This shows just how important it is to hold governments to account in Court to protect our magnificent forests.

Then, in November 2019, while awaiting judgement in the case, the Victorian government made a forest policy announcement that signalled an end to old growth forest logging in Victoria.

However, despite the positive headline, the devil in the detail showed that the government’s plans do not place remaining old growth forests in protection zones as the rules require.

The government’s plans have not and do not intend to meet the minimum 60% protection levels as part of the reserve network that the law requires them to maintain.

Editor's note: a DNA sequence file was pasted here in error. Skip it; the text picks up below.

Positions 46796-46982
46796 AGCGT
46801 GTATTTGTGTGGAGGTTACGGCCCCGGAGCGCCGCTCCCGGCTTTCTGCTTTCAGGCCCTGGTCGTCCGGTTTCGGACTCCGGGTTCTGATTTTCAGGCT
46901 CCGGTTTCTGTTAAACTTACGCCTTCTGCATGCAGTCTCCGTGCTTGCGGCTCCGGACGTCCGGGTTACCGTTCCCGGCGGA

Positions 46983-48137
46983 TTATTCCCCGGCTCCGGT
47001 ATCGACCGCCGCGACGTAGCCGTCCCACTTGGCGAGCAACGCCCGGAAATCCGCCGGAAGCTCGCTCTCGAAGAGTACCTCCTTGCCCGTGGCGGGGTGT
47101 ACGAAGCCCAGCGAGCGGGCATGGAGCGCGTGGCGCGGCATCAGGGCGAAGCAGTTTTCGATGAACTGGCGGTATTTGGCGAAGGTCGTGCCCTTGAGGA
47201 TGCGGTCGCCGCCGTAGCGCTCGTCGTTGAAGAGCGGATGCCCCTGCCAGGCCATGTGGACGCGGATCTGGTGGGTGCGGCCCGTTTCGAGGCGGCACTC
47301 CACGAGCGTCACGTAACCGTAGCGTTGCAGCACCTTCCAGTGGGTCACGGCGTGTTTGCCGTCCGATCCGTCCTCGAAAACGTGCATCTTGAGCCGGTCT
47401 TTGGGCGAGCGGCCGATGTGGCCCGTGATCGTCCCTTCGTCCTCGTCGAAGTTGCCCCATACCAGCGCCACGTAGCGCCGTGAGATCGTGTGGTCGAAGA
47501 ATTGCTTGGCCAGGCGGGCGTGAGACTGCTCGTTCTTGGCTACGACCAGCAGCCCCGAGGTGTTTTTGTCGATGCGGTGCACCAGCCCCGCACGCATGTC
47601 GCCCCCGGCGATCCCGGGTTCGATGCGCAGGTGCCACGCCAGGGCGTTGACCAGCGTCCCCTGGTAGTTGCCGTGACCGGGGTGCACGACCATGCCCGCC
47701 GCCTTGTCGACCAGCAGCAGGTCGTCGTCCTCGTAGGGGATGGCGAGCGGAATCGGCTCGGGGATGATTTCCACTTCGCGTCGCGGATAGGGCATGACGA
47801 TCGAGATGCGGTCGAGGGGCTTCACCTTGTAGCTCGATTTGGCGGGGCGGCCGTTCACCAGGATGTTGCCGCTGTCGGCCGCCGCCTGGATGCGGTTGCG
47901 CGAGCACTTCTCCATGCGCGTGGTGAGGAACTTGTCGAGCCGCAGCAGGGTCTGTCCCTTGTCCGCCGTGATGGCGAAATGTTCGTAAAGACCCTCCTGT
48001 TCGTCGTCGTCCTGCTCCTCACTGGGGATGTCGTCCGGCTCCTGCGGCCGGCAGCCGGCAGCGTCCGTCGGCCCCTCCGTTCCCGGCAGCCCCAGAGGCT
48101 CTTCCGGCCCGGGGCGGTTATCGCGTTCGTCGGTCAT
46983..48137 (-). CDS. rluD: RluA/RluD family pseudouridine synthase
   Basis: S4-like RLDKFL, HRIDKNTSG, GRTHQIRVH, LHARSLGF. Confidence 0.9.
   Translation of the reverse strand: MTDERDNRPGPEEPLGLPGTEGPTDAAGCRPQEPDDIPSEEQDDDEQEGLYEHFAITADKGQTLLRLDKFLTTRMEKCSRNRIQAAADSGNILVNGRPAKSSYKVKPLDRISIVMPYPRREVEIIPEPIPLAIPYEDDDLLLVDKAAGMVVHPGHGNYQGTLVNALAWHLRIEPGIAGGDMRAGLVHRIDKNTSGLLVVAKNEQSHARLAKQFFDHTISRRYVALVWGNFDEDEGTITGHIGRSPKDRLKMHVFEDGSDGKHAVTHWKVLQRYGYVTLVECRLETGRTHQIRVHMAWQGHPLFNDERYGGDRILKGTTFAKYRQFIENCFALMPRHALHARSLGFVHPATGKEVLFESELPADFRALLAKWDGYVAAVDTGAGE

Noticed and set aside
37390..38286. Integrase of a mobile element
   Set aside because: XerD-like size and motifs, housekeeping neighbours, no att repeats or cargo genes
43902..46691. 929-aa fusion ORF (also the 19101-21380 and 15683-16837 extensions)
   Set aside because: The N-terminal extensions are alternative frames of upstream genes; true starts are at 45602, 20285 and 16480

How can the government’s Environment Department let protection levels fall below the minimum requirements, announce new protection of old growth forests, and yet still the legal requirements aren’t met?

Instead, the Department released a field guide to be used by the logging agency VicForests which will not ensure our old growth forests are protected, so we are going back to court.

With the unprecedented and devastating 2019-2020 summer bushfires it is even more critical than ever that all remaining old growth forests are properly protected.

The case seeks to ensure the Environment Department follows the minimum old growth protection laws set out in forest regulations and management plans. Without this case, we cannot be confident that our forests are being lawfully managed to conserve Victoria’s magnificent old growth forests.

What happens next

We had been waiting for judgement after trial, and we are now faced with a new phase of our case that we weren’t expecting.